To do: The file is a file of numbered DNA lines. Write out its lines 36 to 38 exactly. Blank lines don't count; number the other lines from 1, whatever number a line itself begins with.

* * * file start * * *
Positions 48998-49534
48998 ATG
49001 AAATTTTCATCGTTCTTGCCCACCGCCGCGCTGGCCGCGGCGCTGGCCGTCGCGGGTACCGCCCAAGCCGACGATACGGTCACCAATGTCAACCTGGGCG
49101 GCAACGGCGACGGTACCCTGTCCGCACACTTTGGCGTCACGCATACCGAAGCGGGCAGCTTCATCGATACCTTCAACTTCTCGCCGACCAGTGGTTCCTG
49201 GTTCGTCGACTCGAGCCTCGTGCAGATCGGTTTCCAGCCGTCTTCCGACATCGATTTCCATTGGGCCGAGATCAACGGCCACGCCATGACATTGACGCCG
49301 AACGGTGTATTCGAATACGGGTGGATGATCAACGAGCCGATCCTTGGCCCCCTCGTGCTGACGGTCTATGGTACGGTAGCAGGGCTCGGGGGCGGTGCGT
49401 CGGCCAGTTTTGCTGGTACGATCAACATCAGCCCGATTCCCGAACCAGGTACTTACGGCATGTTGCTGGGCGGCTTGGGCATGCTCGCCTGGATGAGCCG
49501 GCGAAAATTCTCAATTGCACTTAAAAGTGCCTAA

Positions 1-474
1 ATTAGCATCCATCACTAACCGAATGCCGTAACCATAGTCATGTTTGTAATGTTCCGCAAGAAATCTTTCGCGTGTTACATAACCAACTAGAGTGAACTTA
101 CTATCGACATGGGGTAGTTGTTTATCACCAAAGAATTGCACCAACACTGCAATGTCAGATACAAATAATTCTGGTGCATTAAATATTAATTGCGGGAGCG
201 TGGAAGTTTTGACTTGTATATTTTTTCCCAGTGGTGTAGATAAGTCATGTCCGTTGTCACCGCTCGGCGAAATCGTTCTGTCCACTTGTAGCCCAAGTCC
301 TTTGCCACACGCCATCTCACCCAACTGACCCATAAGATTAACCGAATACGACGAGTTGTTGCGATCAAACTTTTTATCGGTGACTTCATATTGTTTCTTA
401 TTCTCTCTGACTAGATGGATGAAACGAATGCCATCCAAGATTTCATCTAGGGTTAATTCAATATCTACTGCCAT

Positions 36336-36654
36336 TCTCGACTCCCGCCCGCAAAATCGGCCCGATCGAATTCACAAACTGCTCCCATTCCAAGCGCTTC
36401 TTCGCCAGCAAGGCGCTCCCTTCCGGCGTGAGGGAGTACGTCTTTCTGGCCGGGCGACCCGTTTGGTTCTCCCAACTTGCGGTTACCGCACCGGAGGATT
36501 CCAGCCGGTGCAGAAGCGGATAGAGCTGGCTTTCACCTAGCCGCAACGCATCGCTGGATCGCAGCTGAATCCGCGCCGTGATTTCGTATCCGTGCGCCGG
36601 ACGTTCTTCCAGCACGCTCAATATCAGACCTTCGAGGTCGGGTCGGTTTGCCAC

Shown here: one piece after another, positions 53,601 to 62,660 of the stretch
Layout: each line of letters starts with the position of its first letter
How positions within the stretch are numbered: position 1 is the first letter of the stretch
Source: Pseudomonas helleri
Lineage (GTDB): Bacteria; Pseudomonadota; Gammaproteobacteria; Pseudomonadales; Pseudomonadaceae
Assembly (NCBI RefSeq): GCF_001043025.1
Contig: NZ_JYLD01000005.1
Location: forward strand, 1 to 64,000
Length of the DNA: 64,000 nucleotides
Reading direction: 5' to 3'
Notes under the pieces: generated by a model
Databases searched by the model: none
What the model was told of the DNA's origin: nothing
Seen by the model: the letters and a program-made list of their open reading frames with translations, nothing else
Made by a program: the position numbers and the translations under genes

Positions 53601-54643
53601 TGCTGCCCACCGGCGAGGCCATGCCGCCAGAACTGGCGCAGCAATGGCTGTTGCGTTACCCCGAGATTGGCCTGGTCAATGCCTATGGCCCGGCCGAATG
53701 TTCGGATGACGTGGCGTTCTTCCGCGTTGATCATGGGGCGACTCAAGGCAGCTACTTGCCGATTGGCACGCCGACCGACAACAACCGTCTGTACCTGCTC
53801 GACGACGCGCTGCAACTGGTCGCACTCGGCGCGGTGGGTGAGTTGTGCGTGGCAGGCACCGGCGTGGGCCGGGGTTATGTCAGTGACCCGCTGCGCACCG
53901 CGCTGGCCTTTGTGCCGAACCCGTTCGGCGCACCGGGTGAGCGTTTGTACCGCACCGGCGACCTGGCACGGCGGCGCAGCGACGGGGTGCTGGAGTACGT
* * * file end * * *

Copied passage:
53601 TGCTGCCCACCGGCGAGGCCATGCCGCCAGAACTGGCGCAGCAATGGCTGTTGCGTTACCCCGAGATTGGCCTGGTCAATGCCTATGGCCCGGCCGAATG
53701 TTCGGATGACGTGGCGTTCTTCCGCGTTGATCATGGGGCGACTCAAGGCAGCTACTTGCCGATTGGCACGCCGACCGACAACAACCGTCTGTACCTGCTC
53801 GACGACGCGCTGCAACTGGTCGCACTCGGCGCGGTGGGTGAGTTGTGCGTGGCAGGCACCGGCGTGGGCCGGGGTTATGTCAGTGACCCGCTGCGCACCG